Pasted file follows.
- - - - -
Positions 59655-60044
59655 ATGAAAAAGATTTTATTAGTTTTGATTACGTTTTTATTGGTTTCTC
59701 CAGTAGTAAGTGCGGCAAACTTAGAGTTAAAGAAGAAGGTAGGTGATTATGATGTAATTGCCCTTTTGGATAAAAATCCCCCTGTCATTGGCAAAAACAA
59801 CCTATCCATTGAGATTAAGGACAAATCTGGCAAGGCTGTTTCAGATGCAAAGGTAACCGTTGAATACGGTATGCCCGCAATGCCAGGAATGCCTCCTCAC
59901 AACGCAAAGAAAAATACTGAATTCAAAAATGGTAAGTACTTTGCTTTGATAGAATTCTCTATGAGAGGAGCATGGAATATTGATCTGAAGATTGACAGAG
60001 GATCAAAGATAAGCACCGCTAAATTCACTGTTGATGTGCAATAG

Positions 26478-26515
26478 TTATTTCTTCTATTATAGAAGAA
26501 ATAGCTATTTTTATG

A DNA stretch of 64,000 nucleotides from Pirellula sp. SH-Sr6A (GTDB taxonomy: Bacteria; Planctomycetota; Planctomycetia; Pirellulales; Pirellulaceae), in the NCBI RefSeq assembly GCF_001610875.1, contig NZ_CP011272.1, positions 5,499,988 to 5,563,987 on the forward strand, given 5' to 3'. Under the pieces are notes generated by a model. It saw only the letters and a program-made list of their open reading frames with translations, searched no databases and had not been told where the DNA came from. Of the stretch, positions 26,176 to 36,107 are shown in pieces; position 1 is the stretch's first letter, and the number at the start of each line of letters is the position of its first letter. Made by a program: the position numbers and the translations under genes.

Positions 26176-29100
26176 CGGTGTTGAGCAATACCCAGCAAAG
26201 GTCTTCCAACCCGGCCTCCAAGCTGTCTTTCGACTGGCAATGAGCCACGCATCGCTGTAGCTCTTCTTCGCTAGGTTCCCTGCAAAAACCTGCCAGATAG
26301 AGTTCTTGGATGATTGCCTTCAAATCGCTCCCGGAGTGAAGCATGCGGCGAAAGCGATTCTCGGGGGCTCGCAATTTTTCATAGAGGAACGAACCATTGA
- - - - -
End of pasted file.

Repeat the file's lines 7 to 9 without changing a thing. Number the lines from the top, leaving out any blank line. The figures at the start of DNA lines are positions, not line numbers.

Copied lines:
Positions 26478-26515
26478 TTATTTCTTCTATTATAGAAGAA
26501 ATAGCTATTTTTATG